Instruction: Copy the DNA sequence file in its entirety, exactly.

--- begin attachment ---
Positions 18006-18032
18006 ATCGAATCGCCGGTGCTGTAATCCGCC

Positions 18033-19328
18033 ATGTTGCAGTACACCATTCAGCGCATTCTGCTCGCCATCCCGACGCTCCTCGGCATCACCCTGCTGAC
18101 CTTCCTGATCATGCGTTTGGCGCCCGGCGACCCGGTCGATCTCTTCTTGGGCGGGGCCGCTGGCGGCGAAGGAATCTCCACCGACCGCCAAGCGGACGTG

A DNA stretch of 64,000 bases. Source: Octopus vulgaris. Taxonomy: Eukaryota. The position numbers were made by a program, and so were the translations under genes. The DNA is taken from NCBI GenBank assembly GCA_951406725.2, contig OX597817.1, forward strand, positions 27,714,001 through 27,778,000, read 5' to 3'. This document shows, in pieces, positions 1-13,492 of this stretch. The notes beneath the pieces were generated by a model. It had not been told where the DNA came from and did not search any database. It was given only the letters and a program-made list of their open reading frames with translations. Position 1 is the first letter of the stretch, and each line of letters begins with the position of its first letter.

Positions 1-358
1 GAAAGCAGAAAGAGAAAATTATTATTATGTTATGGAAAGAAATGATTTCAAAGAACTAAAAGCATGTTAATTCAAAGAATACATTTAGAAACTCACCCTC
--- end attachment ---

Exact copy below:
Positions 18006-18032
18006 ATCGAATCGCCGGTGCTGTAATCCGCC

Positions 18033-19328
18033 ATGTTGCAGTACACCATTCAGCGCATTCTGCTCGCCATCCCGACGCTCCTCGGCATCACCCTGCTGAC
18101 CTTCCTGATCATGCGTTTGGCGCCCGGCGACCCGGTCGATCTCTTCTTGGGCGGGGCCGCTGGCGGCGAAGGAATCTCCACCGACCGCCAAGCGGACGTG

A DNA stretch of 64,000 bases. Source: Octopus vulgaris. Taxonomy: Eukaryota. The position numbers were made by a program, and so were the translations under genes. The DNA is taken from NCBI GenBank assembly GCA_951406725.2, contig OX597817.1, forward strand, positions 27,714,001 through 27,778,000, read 5' to 3'. This document shows, in pieces, positions 1-13,492 of this stretch. The notes beneath the pieces were generated by a model. It had not been told where the DNA came from and did not search any database. It was given only the letters and a program-made list of their open reading frames with translations. Position 1 is the first letter of the stretch, and each line of letters begins with the position of its first letter.

Positions 1-358
1 GAAAGCAGAAAGAGAAAATTATTATTATGTTATGGAAAGAAATGATTTCAAAGAACTAAAAGCATGTTAATTCAAAGAATACATTTAGAAACTCACCCTC